ABSTRACT: The tumor suppressor p53 is a key protein in preventing cell transformation and tumor progression. Activated by a variety of stimuli, p53 regulates cell-cycle arrest and apoptosis. Along with its well-documented transcriptional control over cell-death programs within the nucleus, p53 exerts crucial although still poorly understood functions in the cytoplasm, directly modulating the apoptotic response at the mitochondrial level. Calcium (Ca(2+)) transfer between the endoplasmic reticulum (ER) and mitochondria represents a critical signal in the induction of apoptosis. However, the mechanism controlling this flux in response to stress stimuli remains largely unknown. Here we show that, in the cytoplasm, WT p53 localizes at the ER and at specialized contact domains between the ER and mitochondria (mitochondria-associated membranes). We demonstrate that, upon stress stimuli, WT p53 accumulates at these sites and modulates Ca(2+) homeostasis. Mechanistically, upon activation, WT p53 directly binds to the sarco/ER Ca(2+)-ATPase (SERCA) pump at the ER, changing its oxidative state and thus leading to an increased Ca(2+) load, followed by an enhanced transfer to mitochondria. The consequent mitochondrial Ca(2+) overload causes in turn alterations in the morphology of this organelle and induction of apoptosis. Pharmacological inactivation of WT p53 or naturally occurring p53 missense mutants inhibits SERCA pump activity at the ER, leading to a reduction of the Ca(2+) signaling from the ER to mitochondria. These findings define a critical nonnuclear function of p53 in regulating Ca(2+) signal-dependent apoptosis.
  • Source
    [Show abstract] [Hide abstract]
    ABSTRACT: Nicotinic acid adenine dinucleotide phosphate (NAADP) serves as the ideal trigger of spatio-temporally complex intracellular Ca2+ signals. However, the identity of the intracellular Ca2+ store(s) recruited by NAADP, which may include either the endolysosomal (EL) or the endoplasmic reticulum (ER) Ca2+ pools, is still elusive. Here, we show that the Ca2+ response to NAADP was suppressed by interfering with either EL or ER Ca2+ sequestration. The measurement of EL and ER Ca2+ levels by using selectively targeted aequorin unveiled that the preventing ER Ca2+ storage also affected ER Ca2+ loading and viceversa. This indicates that a functional Ca2+-mediated cross-talk exists at the EL-ER interface and exerts profound implications for the study of NAADP-induced Ca2+ signals. Extreme caution is warranted when dissecting NAADP targets by pharmacologically inhibiting EL and/or the ER Ca2+ pools. Moreover, Ca2+ transfer between these compartments might be essential to regulate vital Ca2+-dependent processes in both organelles.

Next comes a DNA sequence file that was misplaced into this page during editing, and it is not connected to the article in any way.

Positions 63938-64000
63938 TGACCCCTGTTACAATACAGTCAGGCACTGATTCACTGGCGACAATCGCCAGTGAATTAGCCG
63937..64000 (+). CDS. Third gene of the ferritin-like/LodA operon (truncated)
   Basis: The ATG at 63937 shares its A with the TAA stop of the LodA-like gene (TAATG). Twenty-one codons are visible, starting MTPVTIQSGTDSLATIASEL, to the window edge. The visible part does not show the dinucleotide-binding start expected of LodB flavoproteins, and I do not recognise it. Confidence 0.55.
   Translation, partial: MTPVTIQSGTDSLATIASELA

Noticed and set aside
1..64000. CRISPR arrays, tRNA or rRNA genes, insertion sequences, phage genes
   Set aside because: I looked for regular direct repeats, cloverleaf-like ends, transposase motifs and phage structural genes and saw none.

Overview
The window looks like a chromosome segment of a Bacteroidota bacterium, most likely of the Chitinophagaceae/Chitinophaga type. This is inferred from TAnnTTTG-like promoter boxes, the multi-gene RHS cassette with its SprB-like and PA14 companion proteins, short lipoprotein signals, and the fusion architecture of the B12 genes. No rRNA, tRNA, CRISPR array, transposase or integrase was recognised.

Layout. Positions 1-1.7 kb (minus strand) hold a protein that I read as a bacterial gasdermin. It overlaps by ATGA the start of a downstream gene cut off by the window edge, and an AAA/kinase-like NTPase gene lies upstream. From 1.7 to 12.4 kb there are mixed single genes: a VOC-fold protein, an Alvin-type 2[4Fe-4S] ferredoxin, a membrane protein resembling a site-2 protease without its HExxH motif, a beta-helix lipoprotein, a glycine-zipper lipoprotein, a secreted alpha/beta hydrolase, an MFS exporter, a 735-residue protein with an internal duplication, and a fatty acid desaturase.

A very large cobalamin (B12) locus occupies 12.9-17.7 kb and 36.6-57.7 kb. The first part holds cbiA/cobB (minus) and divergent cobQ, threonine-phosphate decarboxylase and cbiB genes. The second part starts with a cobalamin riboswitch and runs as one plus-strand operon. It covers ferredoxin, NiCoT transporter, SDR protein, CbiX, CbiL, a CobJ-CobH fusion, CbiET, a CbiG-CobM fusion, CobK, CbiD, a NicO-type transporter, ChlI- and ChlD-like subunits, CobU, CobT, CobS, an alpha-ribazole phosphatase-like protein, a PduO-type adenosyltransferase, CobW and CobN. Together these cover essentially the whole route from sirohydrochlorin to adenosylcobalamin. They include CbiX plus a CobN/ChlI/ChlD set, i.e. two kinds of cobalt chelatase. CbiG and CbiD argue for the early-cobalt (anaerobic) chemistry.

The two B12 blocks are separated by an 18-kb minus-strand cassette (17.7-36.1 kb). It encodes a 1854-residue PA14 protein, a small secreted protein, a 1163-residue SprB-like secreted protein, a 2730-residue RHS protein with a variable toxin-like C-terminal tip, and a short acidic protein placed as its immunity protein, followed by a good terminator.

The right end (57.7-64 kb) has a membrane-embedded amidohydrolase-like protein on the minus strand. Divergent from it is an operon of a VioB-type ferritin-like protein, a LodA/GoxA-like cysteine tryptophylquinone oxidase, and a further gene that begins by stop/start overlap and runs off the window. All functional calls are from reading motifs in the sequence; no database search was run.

• Source
    [Show abstract] [Hide abstract]
    ABSTRACT: Significance: in all cells, the endoplasmic reticulum (ER) and mitochondria are physically connected to form junctions termed mitochondria-associated membranes (MAMs). This subcellular compartment is under intense investigation because it represents a "hot spot" for the intracellular signaling of important pathways, including the synthesis of cholesterol and phospholipids, calcium homeostasis and reactive oxygen species (ROS) generation and activity. Recent advances: the advanced methods currently used to study this fascinating intracellular microdomain in detail have enabled the identification of the molecular composition of MAMs and their involvement within different physiopathological contexts. Critical issues: here we review the knowledge regarding i) MAMs composition in terms of protein composition, ii) the relationship between MAMs and ROS, iii) the involvement of MAMs in cell death programs with particular emphasis within the tumor context, iv) the emerging role of MAMs during inflammation and v) the key role of MAMs alterations in selected neurological disorders. Future directions: whether alterations in MAMs represent a response to the disease pathogenesis or directly contribute to the disease has not yet been unequivocally established. In any case, the signaling at the MAMs represent a promising pharmacological target for several important human diseases.
    Antioxidants and Redox Signaling 01/2015; DOI:10.1089/ars.2014.6223 · 7.67 Impact Factor
  • Source
    Simone Patergnani, Paolo Pinton
    [Show abstract] [Hide abstract]
    ABSTRACT: Mitochondria are highly dynamic organelles, with a morphology ranging from small roundish elements to large interconnected networks. This fine architecture has a significant impact on mitochondrial homeostasis, and mitochondrial morphology is highly connected to specific cellular process. Autophagy is a catabolic process in which cell constituents, including proteins and organelles, are delivered to the lysosomal compartment for degradation. Autophagy has multiple physiological functions and recent advances have demonstrated that this process is linked to different human diseases, such as cancer and neurodegenerative disorders.In particular, it has been found that autophagy is a key determinant for the life span of mitochondria through a particularly fine-tuned mechanism called mitophagy, a selective form of autophagy, which ensures the preservation of healthy mitochondria through the removal of damaged or superfluous mitochondria. Mitophagy has been found to be altered in several pathologies and aberrant or excessive levels of this process are found in common human disorders. Thus, the measurement of the mitophagy levels is of fundamental relevance to elucidate the molecular mechanism of this process and, most importantly, its role in cellular homeostasis and disease.In this review, we will provide an overview of the current methods used to measure mitophagic levels, with particular emphasis on the techniques based on fluorescent probes.